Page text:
Populist careers as autonomy-making: a longitudinal ethnography of political entry in North India
Lunch Lecture by Jean-Thomas Martelli, Research Fellow at IIAS.
This lecture is held in the IIAS conference room from 12:00 - 13:00 Amsterdam Time (CET).
In his presentation, Jean-Thomas Martelli proposes to explore populism diachronically as a political career. It builds on a 7-year ethnography of Indian student activism and political entry.
Accomplished populists are often researched from distant quarters, long after their populist turn. Yet, populism—the attempt to represent the people through being the people—is not an overnight decision; it results from a gradual self-fashioning welded to the political trajectory of its bearer.
Contrary to ideationalists, Martelli's ethnographic study of an Indian youth leader ‘entering populism’ reconsiders the phenomenon as an a-ideological attempt to become politically autonomous.
By combining qualitative longitudinal interviews, participant observation in North India and discourse analysis, the article aims to contribute to three adjoining fields of inquiry:
(a) the sociology of political professionalisation,
(b) the political theory of populism, and
(c) the anthropology of political becoming and subject formation.
First, Martelli shows how the embrace of populism is motivated by aspirations to gain leverage vis-à-vis political parties and group-based affiliations driving co-ethnic voting. Contrary to ideationalists, the case study reconsiders populism as an a-ideological attempt to become politically autonomous.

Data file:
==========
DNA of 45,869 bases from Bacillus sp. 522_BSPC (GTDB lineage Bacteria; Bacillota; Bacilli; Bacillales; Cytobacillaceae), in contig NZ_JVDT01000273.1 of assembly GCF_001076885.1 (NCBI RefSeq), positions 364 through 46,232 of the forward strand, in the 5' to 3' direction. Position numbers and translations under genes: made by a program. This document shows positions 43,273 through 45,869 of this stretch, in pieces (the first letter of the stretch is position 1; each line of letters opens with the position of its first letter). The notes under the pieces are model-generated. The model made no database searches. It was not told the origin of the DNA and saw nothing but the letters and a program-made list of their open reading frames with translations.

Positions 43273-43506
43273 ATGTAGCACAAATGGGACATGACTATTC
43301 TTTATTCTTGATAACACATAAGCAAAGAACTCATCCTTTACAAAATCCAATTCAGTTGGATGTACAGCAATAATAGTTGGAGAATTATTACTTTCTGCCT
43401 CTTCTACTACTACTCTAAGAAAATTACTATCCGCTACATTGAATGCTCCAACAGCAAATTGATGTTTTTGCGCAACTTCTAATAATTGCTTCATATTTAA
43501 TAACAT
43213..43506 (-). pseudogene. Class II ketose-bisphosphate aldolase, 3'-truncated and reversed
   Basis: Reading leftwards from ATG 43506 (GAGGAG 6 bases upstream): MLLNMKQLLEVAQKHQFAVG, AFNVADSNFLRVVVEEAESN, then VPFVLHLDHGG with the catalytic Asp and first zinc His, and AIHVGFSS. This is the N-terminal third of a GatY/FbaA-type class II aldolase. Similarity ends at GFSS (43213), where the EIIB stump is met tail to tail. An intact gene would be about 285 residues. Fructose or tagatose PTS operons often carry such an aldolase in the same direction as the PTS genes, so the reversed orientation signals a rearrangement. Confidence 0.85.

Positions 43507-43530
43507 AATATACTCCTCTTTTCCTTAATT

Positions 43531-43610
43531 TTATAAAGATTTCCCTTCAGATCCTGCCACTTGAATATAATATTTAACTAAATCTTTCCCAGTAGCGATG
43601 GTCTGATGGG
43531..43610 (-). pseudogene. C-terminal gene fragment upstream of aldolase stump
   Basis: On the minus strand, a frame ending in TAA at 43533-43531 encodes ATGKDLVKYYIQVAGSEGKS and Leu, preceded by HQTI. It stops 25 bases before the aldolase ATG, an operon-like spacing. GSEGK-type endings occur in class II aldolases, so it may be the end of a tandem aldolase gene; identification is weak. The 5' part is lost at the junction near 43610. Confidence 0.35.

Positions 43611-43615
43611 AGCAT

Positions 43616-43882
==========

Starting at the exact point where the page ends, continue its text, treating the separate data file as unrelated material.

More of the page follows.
Second, he argues that the claim of representative sameness at the core of any successful populist is inseparable from the one of hierarchical distinctiveness embodied in the authoritative figure of the neta (leader).
Third, he suggests that entering politics as a populist is not only about ad-hoc learning but also about strategic unlearning.
As a mixed methods ethnographer in political science and sociology, Jean-Thomas Martelli focuses on educated youth, representation and the politics of becoming in contemporary India. At IIAS, his interdisciplinary project explores the effects of political language on democracy when it transitions to authoritarianism.
A lunch box will be provided to registered attendees. Please use the registration form on this page.